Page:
Part 3: Analytics & Reporting
Part three in our series on marketing operations focuses on measurement, the reason for the emergence of marketing operations. If you remember, marketing operations emerged because there was a need for a more ‘accountable’ view of marketing.
For most executives, accountability means ROI or a more precise measure ROMI (return on marketing investment). Even though most modern marketers will point to KPIs (key performance indicators) and program metrics, the truth is that executives still want to see how marketing is affecting their bottom line.
Is marketing a cost center or revenue driver and how do marketing leaders prove their team’s value?
When it comes to measuring the success of your marketing efforts—there are a few things you can do. I start by setting realistic outcomes for each marketing action, then breaking each down and outlining a game plan. Here is how I do that:
Stage 1: Business Objectives
As an agency we are usually engaged with the marketing team in most firms, sometimes we also deal directly with the business owner/leadership team. Regardless, we insist on understanding (preferably from the executive team) their business imperatives along with their objectives for the business. That can be anything from improving employee engagement to building a better customer experience.
Once you think you know, WRITE THEM DOWN, and get buy in from the executives. This is what some companies refer to as the ‘interlock’ process. Simply put, it’s gaining agreement. Once you have it, you can set aligned marketing priorities and build marketing programs.
Some examples of business objectives are:
- increase revenue growth
- improve employee engagement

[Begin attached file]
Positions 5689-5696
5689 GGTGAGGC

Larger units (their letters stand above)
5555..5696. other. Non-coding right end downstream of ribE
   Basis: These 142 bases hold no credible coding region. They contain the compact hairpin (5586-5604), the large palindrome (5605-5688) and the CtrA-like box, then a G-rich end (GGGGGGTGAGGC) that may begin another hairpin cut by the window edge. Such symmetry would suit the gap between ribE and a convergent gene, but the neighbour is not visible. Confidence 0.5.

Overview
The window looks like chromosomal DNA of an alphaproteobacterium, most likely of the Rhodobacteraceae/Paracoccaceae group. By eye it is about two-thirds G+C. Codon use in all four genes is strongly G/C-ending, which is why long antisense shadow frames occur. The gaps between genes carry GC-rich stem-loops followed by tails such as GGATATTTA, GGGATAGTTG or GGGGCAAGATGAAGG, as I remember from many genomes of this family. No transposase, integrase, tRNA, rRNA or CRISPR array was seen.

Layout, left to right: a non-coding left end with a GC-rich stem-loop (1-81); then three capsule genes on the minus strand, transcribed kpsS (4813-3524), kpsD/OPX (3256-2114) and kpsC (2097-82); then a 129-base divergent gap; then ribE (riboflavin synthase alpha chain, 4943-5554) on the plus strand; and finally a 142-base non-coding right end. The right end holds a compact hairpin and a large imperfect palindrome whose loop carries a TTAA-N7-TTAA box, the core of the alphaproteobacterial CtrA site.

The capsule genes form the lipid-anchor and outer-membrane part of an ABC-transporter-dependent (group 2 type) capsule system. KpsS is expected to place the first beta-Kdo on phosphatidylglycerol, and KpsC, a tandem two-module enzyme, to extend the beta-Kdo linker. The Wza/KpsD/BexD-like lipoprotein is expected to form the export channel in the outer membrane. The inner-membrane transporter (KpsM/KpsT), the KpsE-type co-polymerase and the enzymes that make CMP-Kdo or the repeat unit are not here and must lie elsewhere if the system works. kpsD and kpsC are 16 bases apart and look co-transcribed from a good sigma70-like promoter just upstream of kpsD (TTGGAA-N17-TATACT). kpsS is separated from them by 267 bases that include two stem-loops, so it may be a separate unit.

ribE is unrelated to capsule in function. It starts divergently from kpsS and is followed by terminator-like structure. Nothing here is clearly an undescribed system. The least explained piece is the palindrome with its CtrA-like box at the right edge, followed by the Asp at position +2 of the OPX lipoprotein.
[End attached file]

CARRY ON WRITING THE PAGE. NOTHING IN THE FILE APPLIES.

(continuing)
- improve customer experience
- expand global reach
Stage 2: Marketing Priorities
After you have defined the company’s objectives, marketing should have a clear direction about what is most important. The first step should never be missed or the outcome/s will not matter to the executive team and the marketing department/agency success will fall flat.
Most marketing departments are responsible for supporting internal customers (sales, HR, corporate, etc.) and external customers (prospects, existing customers, past customers), so there is no shortage of work to be done. That is why the marketing priorities that you set are called priorities—they are the ones that are aligned directly with the business objectives and the ones you should measure.
The challenge is the balancing act – because so many day-to-day responsibilities fall on marketing, especially in companies that consider their marketing department a cost center, selecting a maximum of 3-4 marketing priorities will assure success. After defining the marketing priorities sit down with the same executive team and ‘interlock’ again. During this interlock, define the marketing budget, using our Marketing Budget Planner.
Some examples of aligned marketing priorities are:
- Building an iconic brand
- Enabling your sales team
- Developing a new employee on-boarding system
- Improving online customer experience
- Generating leads for high gross margin Product X
Stage 3: Key Tactics
Once you have those priorities set, you can begin to assign tactics. This is where you think about those marketing initiatives, projects or programs that will help you achieve the marketing priorities. During this stage look at the size of your team, skill set of your resources and technology you use to help select tactics that you can actually execute. Hold an internal marketing ‘interlock’ session, one of my client’s once called a charrette (love this word) and build your tactical marketing calendar/plan.
This phase is all about execution, and many great companies or departments in large organizations fail because of poor execution. At this time I will plug, my final post in this series on Process, which I will be posting in a few weeks. Having a good sound marketing process to execute tactics helps make execution less daunting on lean marketing organizations.
Some examples of marketing tactics are:
- Write three thought leadership whitepapers
- Launch new user interface for customers
- Build an online collaboration tool for employees
- Develop a sales playbook for new product X